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How many warnings can you ignore?

Suspicions were raised about asbestos as far back as the 1900’s and in 1938 a report from the industry swept the issue under the carpet. Today, the substance is outlawed in the majority of the world.

The first medical reports about the dangers of smoking emerged in 1920.

The banking crisis of 2008, the forecast was ignored.

Why are warnings ignored?

My guess is, warnings are based on other people’s experiences and if the people whose job it is to act on the warnings are not experiencing any negative consequences, or the true situation is masked from them… nothing gets done. Also…

A ‘Danger, No Trespass’, sign requires you to plan a new route. If you don’t have a map, you might take a chance.

If the sign said; ‘Danger, Alternative Route Here’. You’d probably comply.

How many warning have there been about NHS workforce?

They are ignored because Ministers don’t work at the front line, they visit, people don’t tell the stripped-pine truth and there is no alternative route.

There’s another workforce warning this morning. This is from the Public Accounts Committee;

‘NHS staffing shortages are “rapidly reaching crisis point” and MPs warn it will not deliver its long-term plan

The NHS will not be able to deliver its long-term plan without addressing staff shortages…

The situation will “rapidly reach crisis point” if the health service continues to lose staff and fails to attract more overseas workers

The committee said it was… concerned that officials have “painted an overly positive picture”… and played down the challenges ahead.’

There are currently 100,000 vacancies across the NHS and every day about 90 nurses leave the NHS. We are thousands of GPs short, nowhere enough midwives. We are at the point where I’m told, more people are leaving than joining the NHS.

The workforce predicament is putting the delivery of the Long Term Plan in jeopardy.

The workforce group have parked their work until after the Spending Review, in the hope that the Chancellor may make more money available, which might help resolve some of the problems.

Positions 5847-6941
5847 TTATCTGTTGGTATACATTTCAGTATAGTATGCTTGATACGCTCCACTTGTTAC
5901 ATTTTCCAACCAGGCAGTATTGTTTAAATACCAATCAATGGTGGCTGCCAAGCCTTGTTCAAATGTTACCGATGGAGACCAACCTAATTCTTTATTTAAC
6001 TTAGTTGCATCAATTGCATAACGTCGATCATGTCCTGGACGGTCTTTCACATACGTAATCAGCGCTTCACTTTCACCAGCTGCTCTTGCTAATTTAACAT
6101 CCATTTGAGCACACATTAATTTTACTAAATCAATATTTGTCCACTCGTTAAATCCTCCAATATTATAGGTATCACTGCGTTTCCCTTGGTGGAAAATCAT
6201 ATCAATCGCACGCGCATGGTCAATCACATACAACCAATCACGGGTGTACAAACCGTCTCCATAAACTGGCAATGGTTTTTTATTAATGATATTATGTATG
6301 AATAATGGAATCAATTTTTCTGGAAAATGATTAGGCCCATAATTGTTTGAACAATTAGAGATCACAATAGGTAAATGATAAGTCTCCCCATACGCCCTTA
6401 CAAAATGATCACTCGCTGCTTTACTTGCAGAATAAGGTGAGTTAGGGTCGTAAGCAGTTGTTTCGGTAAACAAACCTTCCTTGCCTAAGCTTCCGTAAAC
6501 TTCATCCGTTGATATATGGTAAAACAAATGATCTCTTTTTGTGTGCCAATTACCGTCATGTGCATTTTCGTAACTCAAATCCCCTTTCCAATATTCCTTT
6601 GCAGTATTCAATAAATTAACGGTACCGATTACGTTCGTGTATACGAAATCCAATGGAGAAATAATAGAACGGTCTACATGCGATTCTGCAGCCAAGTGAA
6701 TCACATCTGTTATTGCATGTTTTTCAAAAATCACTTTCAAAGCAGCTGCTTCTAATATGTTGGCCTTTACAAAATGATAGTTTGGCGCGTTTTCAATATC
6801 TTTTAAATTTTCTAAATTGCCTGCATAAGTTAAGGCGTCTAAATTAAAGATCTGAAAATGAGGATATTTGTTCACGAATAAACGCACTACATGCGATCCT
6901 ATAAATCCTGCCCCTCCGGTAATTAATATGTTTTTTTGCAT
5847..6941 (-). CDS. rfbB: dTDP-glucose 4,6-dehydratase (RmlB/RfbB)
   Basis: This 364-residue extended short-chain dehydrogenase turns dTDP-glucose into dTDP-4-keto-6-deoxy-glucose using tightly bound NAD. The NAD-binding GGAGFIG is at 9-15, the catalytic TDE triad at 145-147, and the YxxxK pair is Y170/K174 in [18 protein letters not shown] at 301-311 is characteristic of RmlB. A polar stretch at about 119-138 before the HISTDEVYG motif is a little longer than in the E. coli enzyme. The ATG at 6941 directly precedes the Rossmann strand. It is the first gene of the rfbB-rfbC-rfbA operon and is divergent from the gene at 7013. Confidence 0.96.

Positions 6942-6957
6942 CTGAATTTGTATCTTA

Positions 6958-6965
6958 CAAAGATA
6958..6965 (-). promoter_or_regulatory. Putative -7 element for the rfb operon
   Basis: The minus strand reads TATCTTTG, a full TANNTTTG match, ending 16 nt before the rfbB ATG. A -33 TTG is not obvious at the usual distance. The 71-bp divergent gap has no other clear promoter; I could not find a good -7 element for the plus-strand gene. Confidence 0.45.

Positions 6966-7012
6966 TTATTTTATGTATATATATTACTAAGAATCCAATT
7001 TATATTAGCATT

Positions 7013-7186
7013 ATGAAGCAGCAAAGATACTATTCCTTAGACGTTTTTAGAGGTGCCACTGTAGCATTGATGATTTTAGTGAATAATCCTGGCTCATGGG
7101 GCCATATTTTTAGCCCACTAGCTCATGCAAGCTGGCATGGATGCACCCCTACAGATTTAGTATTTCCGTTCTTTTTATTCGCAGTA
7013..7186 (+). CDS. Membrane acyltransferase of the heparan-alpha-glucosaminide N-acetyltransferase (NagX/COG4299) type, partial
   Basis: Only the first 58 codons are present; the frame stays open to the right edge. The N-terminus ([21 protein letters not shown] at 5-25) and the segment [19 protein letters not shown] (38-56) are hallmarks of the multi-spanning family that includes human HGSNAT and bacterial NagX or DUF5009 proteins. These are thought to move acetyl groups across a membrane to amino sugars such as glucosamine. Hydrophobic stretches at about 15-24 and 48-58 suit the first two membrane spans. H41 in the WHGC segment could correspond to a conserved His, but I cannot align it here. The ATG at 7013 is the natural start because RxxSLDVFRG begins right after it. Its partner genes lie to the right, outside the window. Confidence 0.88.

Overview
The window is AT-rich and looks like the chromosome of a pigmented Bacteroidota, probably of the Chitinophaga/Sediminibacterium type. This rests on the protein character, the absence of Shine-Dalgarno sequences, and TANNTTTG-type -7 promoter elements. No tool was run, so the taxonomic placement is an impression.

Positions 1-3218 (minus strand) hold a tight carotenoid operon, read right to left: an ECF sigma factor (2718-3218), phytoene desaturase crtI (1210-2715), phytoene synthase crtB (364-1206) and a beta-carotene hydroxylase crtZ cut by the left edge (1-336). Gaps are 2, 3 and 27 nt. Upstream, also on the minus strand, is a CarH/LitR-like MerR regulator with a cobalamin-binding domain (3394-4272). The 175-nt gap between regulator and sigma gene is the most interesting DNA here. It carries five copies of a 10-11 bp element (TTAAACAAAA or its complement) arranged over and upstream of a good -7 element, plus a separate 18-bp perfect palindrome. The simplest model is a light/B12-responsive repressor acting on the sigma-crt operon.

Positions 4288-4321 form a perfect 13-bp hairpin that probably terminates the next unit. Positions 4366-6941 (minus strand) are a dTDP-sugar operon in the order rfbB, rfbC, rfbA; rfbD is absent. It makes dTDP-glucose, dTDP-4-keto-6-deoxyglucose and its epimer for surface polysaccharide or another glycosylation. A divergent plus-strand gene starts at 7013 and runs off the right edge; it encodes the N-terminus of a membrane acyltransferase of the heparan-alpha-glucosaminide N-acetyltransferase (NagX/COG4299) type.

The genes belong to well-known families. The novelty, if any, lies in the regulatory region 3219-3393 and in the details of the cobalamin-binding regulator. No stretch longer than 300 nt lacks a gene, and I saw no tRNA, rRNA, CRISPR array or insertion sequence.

Frankly, this is not going to be resolved by money alone but it is not the gamble it might seem.

I take this as a strong hint that money will be forthcoming. If no money was in the offing there would be no point in delaying workforce planning.

An interim report is likely to set some sort of direction. If NHSI is really taking this seriously, I don’t see why it shouldn’t be out in the next couple of weeks.

Make no mistake this is really serious. Everyday the situation goes unresolved, the implications are compounded.

In the meantime it is a foolish Board that is not making its own plans.

What can we do with no money and do right now.

There are four things that I would do:

Appoint a non-Exec director to oversee mandatory, independent exit-interviews, analyse why people leave and fix it.

Really understand the root-cause of why 90 nurses a day leave the NHS and your Trust.

There will be a variety of reasons and many will be location specific. Dig into the ‘why’ and create the foundations to build a fix!

End the national return-to-work programme. It’s not working. Let Trusts manage it locally,

Get all returners onto the wards, doing something useful. Risk-manage and train from there.

It is inconceivable that a return nurse cannot be at least as useful as a HCA.

Provide the Trusts with local contacts for the 10k people who applied to be a Doc but couldn’t get on a training place and the 20k who couldn’t get on a nurse course… offer them alternative routes in, or other health related careers.

Oh, and organise a creche facility in every Trust!

What about nationally?

Fix the apprentice scheme. On the wards they are supernumerary. HCA’s are not. There must be a compromise.

Stop Trusts buying rota planning software that does no allow truly, flexible hours rostering. Most doesn’t.

Start work, now to stop the pension penalties fiasco that makes people leave early, or down-tools.

We don’t have the luxury of time. This is a worse-case-denial from the top that is cascading through the management hierarchy.

Because the lights are still on and people are busy doesn’t mean the system is working.

Contact Roy – please use this e-address – roy.lilley
Know something I don’t – email me in confidence.
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Reproduced at TrainingPrimaryCare.com by kind permission of Roy Lilley.